The cruise industry—and the travel advisors who sell them—have had to deal with months of uncertainty surrounding its resumption of operations in the U.S.
As cruise lines have had to put out regular announcements canceling upcoming itineraries that are unable to sail as they continue to await guidance from the CDC, advisors have had to rebook clients, handle FCCs, and more.
Last week, however, saw a bit of a bright spot for cruises. Several lines announced they will begin homeporting over the summer in Caribbean destinations, bypassing the CDC while remaining close to the American market.
It has made all the difference for clients, said Carol Matulonis, Cruise Planners franchise owner. “Our clients have something tangible to look forward to and get excited about, especially those who've had lots of cancellations over the past year.”
Matulonis said during these past few weeks, her agency has started to see bookings shift to a majority of new travel rather than rebooking and managing cancellations. “That's an uplifting feeling and great position to be in,” she said. “Now more than ever our clients are asking to be on the ‘first ship,’ so with the announcement of Royal Caribbean and Celebrity's June sailings, we've already compiled a waiting list of clients who we will be booking as soon as those sailings open.”
“In the early days of the pandemic, you couldn’t even say the “c” word – people didn’t want to hear about taking a cruise,” said Megan Reimer, Owner of Cruise Vacations of Winnipeg, during a recent Ensemble Travel Group’s Restart Sessions Video Series. “But now with so many more people getting vaccinated and a sense that we are seeing the light at the end of the tunnel, we are seeing a lot of people interested in using their credits as well as new bookings.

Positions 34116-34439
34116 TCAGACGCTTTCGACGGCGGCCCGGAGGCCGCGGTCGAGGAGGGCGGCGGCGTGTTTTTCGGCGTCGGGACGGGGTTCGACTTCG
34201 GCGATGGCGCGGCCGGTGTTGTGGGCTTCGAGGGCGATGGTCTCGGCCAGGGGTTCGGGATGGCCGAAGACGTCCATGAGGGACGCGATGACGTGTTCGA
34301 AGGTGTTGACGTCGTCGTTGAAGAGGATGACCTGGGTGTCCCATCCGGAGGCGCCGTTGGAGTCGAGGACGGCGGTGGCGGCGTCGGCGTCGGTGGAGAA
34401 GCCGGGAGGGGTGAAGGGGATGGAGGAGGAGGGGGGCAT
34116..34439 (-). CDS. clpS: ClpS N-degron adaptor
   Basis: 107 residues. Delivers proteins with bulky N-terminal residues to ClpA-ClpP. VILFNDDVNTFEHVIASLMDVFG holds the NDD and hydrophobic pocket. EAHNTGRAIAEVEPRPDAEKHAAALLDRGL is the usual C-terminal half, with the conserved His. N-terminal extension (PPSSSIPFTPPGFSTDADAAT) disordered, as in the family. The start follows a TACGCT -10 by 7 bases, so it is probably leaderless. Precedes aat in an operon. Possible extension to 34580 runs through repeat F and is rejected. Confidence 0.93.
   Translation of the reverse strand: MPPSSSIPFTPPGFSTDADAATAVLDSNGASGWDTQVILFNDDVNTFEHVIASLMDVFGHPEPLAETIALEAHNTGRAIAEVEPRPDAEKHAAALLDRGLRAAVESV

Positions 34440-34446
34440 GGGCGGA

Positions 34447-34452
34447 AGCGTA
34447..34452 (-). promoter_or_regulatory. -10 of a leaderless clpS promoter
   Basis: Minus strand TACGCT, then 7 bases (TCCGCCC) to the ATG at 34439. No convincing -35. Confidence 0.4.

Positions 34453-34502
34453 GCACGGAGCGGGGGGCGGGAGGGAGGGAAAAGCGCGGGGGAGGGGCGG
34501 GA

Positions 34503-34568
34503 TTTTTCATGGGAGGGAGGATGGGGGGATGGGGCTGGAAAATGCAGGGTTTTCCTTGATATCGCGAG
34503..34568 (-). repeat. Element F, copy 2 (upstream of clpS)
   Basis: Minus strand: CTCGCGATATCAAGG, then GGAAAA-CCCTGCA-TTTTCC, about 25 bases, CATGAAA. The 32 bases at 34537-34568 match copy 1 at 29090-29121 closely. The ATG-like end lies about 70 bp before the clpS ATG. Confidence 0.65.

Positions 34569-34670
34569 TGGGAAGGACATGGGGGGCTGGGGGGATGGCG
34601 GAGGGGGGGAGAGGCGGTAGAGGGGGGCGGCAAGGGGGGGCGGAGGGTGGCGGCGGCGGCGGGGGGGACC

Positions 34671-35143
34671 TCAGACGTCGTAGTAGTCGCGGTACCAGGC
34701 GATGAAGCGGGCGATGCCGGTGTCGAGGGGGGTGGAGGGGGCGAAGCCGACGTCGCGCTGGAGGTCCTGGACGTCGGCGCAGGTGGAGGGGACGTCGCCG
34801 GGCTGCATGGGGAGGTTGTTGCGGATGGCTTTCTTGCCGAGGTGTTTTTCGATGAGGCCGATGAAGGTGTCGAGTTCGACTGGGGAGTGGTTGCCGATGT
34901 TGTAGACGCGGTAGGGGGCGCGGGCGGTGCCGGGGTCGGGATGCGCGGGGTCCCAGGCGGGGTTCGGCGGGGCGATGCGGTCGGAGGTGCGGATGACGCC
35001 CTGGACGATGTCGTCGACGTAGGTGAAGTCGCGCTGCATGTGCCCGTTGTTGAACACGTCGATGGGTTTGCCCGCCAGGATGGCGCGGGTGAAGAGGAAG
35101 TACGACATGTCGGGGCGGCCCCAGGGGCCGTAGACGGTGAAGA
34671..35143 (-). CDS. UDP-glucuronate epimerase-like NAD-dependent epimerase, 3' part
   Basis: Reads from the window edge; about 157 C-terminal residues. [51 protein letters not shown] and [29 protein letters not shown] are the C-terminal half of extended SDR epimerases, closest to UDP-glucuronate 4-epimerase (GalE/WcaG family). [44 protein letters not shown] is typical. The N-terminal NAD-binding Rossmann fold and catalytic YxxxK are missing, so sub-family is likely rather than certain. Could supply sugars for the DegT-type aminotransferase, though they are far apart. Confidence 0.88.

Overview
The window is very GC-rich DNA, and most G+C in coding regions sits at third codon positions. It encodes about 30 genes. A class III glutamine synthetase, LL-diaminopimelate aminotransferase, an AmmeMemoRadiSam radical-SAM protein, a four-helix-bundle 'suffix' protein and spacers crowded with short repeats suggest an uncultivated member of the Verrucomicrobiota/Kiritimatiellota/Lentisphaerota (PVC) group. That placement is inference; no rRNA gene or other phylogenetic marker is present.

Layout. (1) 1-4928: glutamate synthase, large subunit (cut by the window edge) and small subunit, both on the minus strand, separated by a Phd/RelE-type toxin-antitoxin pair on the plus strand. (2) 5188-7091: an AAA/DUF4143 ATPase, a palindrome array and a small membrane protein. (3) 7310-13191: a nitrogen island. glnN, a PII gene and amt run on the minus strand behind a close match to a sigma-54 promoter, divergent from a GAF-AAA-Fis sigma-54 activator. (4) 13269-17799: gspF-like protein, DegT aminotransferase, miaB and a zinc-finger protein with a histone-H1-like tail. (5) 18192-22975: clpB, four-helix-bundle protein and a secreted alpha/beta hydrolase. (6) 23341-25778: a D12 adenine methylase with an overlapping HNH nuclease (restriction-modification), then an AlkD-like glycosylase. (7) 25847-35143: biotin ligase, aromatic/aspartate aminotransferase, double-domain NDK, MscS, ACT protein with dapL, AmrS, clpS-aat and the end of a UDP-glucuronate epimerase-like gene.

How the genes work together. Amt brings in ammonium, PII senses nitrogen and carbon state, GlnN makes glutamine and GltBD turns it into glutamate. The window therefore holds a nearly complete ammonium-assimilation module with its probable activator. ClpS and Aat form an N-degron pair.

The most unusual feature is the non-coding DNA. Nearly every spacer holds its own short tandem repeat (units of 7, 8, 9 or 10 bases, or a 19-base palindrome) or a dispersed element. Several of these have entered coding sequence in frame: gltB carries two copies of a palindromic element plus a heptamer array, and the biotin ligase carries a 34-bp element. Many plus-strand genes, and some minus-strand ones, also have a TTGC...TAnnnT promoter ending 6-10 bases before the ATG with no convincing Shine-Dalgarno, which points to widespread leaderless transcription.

Marc Bokoff, Cruise Planners franchise owner, remembers those early days as “hellacious in handling all the cancellations and trying to provide the best advice in a very fluid time.” By securing client refunds, future travel, and cruise credits, “we proved the value of a fully engaged travel advisor advocating for clients during a very tough time.”
Bokoff sees the restart of cruising in places like the Bahamas and St. Maarten as a smart move if the CDC is not ready to sanction cruises from U.S. ports. He expects to see “sufficient interest” in the Royal Caribbean and Celebrity options that open for sale this week and has already booked a Crystal Cruise right after they announced their launch in the Bahamas. He, too, plans to sail this summer.
Vaccine rollout has also been an encouraging sign for travel’s rebound, giving some travelers the boost in confidence they need to move ahead with bookings.
According to Allianz Partners’ latest survey of its U.S. travel insurance customers, 67% believe receiving a COVID-19 vaccine will make them feel safe enough to travel again.
Kathy Kennedy, Cruise Planners franchise owner, expects to potentially have a record month. “Overall, my bookings—resort, cruise, and tours—are picking up quickly. The news of Barbados by Royal Caribbean beginning in December was a huge hit. I created three groups and one sold out right away,” she said.
Matulonis said her team helped clients sign up for their appointments, “even if it meant waking up early when the scheduling windows opened. This way, if vaccines are required for travel, our clients are ready to go.”
DeeAna Archer, owner of Archer Luxury Travel, has also seen a shift in consumer sentiment. “Up until recently, we had stopped sending anything – offers, our newsletter. People just didn’t want to hear about travel,” she said during the Ensemble video series. “But now with so many more people getting vaccinated and a sense that we are seeing the light at the end of the tunnel, we are seeing a lot of people interested in using their credits as well as new bookings.”
For cruisers who might be holding out, Reimer makes a good point: “If you wait a year and think you’re going to get the cruise and cabin you want at the price you want, you’re going to be disappointed.”